Many vegetable bugs are fairly straightforward to control, but others are downright challenging. Flea beetles fall into the latter category.
When I was doing the research for my new book “The Vegetable Garden Pest Handbook,” I knew flea beetles are a huge problem in many parts of the country. In my nearly 20 years as a Spokane County Master Gardener, I have never been asked for suggestions on how to control them, so I figured they must not be a problem in this region.
That changed when two local gardeners reported that very problem last summer. One of my colleagues, Marcia Sands, was also surprised to hear about this. She sent out a quick survey to other Master Gardeners to learn if they were suddenly having to deal with this pest. Several reported they’d had them in their gardens for the first time.
Flea beetles are tiny black or brown insects between 1⁄16 and ¼ inch long. They use their strong hind legs to jump off plants and out of harm’s way. They can fly, as well, so they are difficult to catch.
The adult female lays eggs in the soil near a host plant. After hatching, the larvae chew on the roots. They go through the next stage of their lives as pupae within the soil before emerging as adults.
Some pupae also overwinter in plant debris, emerge in the spring, mate and start the cycle all over again. Of the different stages, the adults cause the most damage.
Because they’re so small, it can be difficult to spot them on your plants, but there is one telltale sign that is unique. They chew tiny holes in the leaves, which are referred to as “shotholes” because they give the appearance of having been fired at with a shotgun.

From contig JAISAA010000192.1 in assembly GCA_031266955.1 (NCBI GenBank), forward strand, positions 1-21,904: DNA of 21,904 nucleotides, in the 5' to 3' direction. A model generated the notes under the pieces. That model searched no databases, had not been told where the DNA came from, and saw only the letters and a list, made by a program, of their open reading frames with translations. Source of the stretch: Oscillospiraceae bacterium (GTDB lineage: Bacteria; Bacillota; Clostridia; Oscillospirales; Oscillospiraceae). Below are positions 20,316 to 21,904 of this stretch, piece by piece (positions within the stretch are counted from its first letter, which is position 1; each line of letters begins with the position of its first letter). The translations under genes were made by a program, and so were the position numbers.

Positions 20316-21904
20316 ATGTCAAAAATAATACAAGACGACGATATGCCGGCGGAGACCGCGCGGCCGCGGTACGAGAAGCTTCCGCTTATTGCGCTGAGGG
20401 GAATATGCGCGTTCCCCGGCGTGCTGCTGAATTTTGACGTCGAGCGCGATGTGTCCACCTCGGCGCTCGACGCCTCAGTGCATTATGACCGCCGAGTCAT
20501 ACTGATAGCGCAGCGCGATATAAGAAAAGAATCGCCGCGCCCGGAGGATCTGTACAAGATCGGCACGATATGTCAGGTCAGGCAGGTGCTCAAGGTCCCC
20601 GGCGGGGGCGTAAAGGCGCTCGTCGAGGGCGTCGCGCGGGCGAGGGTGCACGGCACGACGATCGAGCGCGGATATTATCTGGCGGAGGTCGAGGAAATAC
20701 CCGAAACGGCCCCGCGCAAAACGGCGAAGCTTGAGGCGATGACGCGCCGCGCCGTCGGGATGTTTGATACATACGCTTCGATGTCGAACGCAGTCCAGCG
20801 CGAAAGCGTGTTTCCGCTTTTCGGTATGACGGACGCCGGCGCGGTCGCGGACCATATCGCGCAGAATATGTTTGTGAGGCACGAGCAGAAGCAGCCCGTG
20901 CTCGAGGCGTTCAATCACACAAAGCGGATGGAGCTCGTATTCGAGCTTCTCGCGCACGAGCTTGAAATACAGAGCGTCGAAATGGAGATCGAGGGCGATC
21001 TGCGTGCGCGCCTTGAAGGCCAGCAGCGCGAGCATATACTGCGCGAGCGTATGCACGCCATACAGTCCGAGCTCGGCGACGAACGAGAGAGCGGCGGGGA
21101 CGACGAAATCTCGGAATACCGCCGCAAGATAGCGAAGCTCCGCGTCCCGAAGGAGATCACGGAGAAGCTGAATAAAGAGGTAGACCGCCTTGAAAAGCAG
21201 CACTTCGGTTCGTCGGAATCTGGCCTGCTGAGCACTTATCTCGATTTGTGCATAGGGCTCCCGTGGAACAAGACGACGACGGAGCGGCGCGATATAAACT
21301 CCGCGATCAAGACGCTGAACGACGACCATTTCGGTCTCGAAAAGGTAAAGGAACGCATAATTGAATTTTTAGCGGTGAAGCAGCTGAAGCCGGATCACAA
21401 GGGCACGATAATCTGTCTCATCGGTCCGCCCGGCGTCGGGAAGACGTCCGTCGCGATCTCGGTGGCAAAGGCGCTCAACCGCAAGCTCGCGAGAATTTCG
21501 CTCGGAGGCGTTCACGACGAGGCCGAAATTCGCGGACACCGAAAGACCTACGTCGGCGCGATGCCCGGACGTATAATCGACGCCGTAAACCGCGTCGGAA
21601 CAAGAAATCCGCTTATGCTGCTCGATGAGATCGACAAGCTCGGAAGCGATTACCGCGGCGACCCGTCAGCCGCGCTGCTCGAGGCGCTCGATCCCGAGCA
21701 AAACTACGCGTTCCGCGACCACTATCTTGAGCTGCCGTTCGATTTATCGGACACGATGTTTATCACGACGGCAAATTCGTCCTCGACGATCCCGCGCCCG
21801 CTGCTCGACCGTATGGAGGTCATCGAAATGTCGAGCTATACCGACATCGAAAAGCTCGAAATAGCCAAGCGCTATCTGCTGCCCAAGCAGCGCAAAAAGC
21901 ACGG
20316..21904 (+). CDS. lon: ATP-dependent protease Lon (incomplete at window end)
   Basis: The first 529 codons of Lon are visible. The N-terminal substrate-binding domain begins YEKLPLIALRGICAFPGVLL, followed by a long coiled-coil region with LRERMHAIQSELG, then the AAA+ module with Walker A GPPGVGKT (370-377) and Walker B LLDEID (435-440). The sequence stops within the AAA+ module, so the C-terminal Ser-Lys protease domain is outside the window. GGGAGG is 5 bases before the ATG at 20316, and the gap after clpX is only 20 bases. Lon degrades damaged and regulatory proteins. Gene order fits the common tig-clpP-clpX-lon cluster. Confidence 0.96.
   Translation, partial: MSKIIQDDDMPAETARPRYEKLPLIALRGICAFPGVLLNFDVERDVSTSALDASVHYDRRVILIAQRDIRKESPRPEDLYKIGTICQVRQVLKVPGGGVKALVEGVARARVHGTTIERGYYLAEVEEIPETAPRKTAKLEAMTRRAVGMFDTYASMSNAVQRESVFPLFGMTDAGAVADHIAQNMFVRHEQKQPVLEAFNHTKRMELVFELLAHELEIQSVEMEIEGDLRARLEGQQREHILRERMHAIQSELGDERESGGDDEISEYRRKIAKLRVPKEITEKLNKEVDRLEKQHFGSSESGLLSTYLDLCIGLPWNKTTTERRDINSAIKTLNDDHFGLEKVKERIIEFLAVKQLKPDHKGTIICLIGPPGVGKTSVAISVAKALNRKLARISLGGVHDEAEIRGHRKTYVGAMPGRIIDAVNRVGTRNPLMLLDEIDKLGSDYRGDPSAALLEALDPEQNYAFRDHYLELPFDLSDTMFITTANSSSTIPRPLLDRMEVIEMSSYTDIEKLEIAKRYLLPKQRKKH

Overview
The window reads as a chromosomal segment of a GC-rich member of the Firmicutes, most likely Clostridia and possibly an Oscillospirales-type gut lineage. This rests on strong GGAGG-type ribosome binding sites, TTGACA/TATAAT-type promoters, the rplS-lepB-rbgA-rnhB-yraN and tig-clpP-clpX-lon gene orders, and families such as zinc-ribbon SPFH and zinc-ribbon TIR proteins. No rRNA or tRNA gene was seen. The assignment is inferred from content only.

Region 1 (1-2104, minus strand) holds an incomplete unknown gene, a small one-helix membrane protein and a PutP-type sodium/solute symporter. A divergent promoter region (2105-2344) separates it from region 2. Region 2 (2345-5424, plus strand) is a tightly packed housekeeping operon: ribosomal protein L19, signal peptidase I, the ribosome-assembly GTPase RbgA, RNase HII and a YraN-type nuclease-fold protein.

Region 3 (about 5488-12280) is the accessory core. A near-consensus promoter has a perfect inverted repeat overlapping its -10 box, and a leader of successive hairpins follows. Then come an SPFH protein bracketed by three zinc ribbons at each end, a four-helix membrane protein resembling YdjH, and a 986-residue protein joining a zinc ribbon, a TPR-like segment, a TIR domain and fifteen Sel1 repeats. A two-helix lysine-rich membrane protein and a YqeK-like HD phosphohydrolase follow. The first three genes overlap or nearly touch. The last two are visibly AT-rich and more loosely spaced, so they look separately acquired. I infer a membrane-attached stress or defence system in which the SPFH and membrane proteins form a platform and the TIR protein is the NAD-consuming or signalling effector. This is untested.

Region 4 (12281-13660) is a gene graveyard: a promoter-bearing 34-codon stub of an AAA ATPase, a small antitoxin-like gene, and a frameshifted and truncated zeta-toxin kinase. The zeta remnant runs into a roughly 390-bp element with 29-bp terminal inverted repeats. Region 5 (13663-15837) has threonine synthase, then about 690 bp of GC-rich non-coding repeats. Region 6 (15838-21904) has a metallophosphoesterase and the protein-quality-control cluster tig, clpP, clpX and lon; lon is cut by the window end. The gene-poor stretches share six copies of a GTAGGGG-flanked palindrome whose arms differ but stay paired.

Flea beetles target a lot of vegetable crops: artichokes, beet family members (beets, spinach, Swiss chard), cabbage family members (arugula, broccoli, cabbage kale, kohlrabi, mustard, radishes, turnips) and nightshade family members (eggplants, peppers, potatoes, tomatillos, tomatoes).
If you notice shotholes in plant leaves or wilting plants, take a closer look. You’ll want to leap into action if you see flea beetles. Here are some strategies you can employ:
Be sure to clean up plant debris this fall to eliminate potential overwintering habitat.
Give your plants a headstart in the spring. The majority of the plants listed above – with the exception of beets, radishes and turnips – can be started indoors ahead of time. By doing this, the plants will be healthy and better able to withstand insect damage when they are transplanted outdoors.
Confuse flea beetles by using reflective silver mulch. This sheet mulch is so bright and shiny, it’s difficult for them to find your plants if you cover the surface of your planting bed with it. Cut slits or small holes to plant your seedings. Once the plants’ foliage covers much of the mulch, it won’t be as effective, but the good news is your plants will have gotten off to a strong start.
Use floating row cover to hide your plants. Even if your seedlings will eventually need to be pollinated, you can cover them right at planting time to protect them. The row cover will act as a physical barrier to keep flea beetles away from the plants. Once they begin blooming, remove the cover.
Organic products such as diatomaceous earth, kaolin clay or spinosad are effective controls.
Susan Mulvihill is author of “The Vegetable Garden Pest Handbook.” She can be reached at firstname.lastname@example.org. Watch this week’s “Everyone Can Grow a Garden” video at youtube.com/susansinthegarden.
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